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  • Allyson Coe, OTR, MOT

Tips for Kids Who Don't Like Toothbrushing


February is National Children's Dental Health Month. For the entire month of February, dental providers, health care professionals, and teachers work to promote healthy dental practices and the benefits of good oral hygiene for kids across the country. Among the many tips and strategies for good dental health addressed include regular flossing, scheduled dental visits, and establishment of a tooth brushing routine. However, for parents of children with sensory sensitivities or oral aversions, tooth brushing can seem like more of a battle or dreaded task than daily routine within the home.

If your child is fighting you or seems very resistant to brushing their teeth, important, but often overlooked factors to consider are the type of toothbrush and toothpaste used. Parents may need to trial different types of brushes of various sizes, colors, handle textures, and bristle firmness. There are even toothbrushes available that sing or light up to make brushing more fun. An electric toothbrush with a slight amount of vibration can also provide sensory input that your child may enjoy. Along with the type of toothbrush, the toothpaste used may also be greatly impacting your child's brushing experience. Consider experimenting with different brands or flavors, using a smaller amount of toothpaste, or even beginning without any toothpaste on the brush and gradually working up to an appropriate amount.

Another factor to consider for your child with sensitivities or aversions to brushing their teeth is preparing their sensory system for the task. Applying deep pressure to their legs and arms, before gradually moving towards their face and mouth can be a great way to help prepare your child for brushing their teeth. Work to desensitize your child's face, lips, and mouth by using your fingers or soft washcloth to rub their cheeks, nose, chin, and lips using firm, deep pressure. Finally, moving to inside their mouth, by taping their gums firmly beginning from the center of their mouth and working towards the sides on both their upper and lower gums. These should be done in the same order each day in order for it to be predictable for the child.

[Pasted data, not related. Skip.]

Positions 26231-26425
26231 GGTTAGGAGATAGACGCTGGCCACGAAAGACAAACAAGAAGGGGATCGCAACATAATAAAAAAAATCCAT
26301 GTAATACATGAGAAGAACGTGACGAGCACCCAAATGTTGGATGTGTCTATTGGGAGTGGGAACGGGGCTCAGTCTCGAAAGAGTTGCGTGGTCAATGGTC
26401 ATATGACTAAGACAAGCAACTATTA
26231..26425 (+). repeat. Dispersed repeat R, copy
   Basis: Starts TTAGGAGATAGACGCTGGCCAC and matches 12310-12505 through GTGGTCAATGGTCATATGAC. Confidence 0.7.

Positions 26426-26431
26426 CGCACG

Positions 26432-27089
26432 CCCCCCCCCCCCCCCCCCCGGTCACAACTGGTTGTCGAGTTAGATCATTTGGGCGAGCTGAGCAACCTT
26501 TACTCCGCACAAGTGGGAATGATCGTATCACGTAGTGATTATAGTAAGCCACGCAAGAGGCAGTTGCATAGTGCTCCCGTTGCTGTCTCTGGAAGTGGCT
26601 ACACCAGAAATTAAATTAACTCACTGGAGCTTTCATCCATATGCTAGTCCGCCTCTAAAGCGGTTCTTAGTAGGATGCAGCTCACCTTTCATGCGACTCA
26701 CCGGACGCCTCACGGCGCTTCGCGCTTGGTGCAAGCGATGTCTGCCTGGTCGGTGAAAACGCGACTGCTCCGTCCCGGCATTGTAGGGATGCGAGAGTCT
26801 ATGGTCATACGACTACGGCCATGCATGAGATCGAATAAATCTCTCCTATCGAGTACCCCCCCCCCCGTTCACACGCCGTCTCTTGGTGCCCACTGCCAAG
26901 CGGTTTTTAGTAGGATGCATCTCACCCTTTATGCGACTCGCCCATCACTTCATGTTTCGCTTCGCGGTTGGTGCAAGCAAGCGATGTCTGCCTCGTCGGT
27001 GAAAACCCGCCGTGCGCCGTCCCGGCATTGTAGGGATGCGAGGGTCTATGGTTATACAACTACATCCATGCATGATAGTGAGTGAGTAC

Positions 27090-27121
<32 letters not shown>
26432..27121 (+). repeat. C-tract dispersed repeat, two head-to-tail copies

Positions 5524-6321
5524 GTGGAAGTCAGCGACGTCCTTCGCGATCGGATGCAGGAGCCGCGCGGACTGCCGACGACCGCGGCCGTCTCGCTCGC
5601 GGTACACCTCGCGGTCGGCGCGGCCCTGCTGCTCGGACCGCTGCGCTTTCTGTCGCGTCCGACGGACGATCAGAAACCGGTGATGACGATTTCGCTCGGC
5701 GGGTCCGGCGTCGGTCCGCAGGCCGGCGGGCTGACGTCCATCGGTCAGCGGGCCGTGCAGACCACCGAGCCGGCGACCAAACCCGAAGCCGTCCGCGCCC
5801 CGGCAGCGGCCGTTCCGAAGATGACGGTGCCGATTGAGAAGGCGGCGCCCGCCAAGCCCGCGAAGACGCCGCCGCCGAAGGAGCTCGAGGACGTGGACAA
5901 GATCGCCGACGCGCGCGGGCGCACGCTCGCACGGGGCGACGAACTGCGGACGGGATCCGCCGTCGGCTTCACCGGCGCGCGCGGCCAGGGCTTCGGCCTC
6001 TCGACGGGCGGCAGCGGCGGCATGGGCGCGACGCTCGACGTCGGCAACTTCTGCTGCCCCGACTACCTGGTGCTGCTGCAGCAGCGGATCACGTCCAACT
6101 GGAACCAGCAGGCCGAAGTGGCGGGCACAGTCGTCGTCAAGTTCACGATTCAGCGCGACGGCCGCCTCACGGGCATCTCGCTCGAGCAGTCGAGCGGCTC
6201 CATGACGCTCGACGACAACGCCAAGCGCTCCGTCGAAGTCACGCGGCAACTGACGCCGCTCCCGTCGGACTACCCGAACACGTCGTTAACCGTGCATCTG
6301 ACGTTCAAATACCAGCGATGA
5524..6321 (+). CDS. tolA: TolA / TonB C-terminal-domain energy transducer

Ensuring that your child knows the routine of tooth brushing can also be very important. Be sure to make this activity and the order of tasks the same each day. Singing a familiar song such as the ABC's throughout brushing their teeth can be a comforting and entertaining element to the task. When you sing a song when brushing their teeth, your child can learn that there is an end to the activity. Knowing that an undesirable activity has an end can help make it more tolerable for the child.

If you try some of these strategies and your child is still struggling, it might be a good idea to seek out the assistance of an occupational therapist to help assess the problem further and determine an appropriate treatment plan. If you'd like some help, feel free to contact us!

References:

Ark Therapeutic Services

http://www.arktherapeutic.com/blog/post/771

Fraser

http://www.fraser.org/Fraser/media/Assets/pdfs/Improving-Sensory-Tolerance-for-Brushing-Teeth.pdf

Healthline

http://www.healthline.com/health/directory-awareness-months

#toothbrush #toothdecay #pediatricoccupationaltherapy #occupationaltherapy #toothbrushingdifficulties #toothbrushingsensitivities

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